Pavane - Gabriel Fauré
Let’s get a little crazy and combine a summer piece of music with the esoteric pick of the week. The power of this concept is overwhelming me. It’s the perfect summer storm.
Faure composed his Pavane for a series of summer concerts with the idea that the piece would be elegant but not important. A pavane is a dance and there were dancers involved for the summer premiere in Le Vésinet.
Le Vésinet was and still is one of the richest suburbs of Paris. It was the first community in France to be designed as a sort of park. It’s known for it lakes, woods, and mansions. See there? Rich people funding the arts. It’s not a new thing.
Faure dedicated his Pavane to his patron, the Countess Elisabeth of Greffuhle. Her cousin, one Robert de Montesquiou, provided the poetry for the chorus, thereby ensuring the text would be forgettable.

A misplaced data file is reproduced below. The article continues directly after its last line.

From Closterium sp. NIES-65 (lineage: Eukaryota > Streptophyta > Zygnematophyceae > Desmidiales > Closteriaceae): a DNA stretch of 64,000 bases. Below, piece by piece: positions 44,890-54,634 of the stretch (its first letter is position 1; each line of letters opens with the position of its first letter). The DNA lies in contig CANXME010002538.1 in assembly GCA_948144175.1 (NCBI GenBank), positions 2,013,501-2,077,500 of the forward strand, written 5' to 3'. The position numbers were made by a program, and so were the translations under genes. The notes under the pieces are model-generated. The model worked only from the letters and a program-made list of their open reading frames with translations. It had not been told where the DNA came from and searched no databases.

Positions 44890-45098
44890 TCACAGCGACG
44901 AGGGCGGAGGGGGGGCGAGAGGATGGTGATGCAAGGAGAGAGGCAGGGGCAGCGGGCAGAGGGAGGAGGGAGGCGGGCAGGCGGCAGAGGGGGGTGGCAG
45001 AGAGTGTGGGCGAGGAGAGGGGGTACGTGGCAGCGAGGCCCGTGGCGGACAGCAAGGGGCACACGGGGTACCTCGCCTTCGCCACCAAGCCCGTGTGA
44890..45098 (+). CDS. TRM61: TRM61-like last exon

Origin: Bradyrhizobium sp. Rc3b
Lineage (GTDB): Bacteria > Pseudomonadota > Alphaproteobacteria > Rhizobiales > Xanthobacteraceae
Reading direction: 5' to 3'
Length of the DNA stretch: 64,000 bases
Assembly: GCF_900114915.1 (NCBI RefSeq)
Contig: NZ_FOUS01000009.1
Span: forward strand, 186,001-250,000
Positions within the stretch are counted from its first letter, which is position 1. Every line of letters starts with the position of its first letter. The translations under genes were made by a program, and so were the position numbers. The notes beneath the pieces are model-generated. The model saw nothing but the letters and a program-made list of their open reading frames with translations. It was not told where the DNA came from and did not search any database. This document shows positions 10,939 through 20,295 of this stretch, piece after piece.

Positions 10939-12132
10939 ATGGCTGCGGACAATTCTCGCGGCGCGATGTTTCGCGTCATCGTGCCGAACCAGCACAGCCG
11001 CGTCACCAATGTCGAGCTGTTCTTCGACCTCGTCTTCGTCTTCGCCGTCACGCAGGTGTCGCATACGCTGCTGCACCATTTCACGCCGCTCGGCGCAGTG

Faure’s intention to write an elegant yet trivial piece of music was fully realized. I’m not sure there has been a more elegant and refined, yet unimportant, piece of music ever written.
Perhaps Faure’s Pavane is an allegory about the French aristocracy of the mid- to late-19th century — elegant but unimportant.
Boom. Let’s get naked and start the revolution! Down with the one percent. Occupy Le Vésinet. Let’s do this. Oh, now’s not a good time for you? Maybe we’ll have the revolution later? Ok, I was just — ahem — kidding anyway.
This music might not quite qualify as esoteric because it will be vaguely familiar to almost anyone who hears it. However, naming the title and the composer is something else.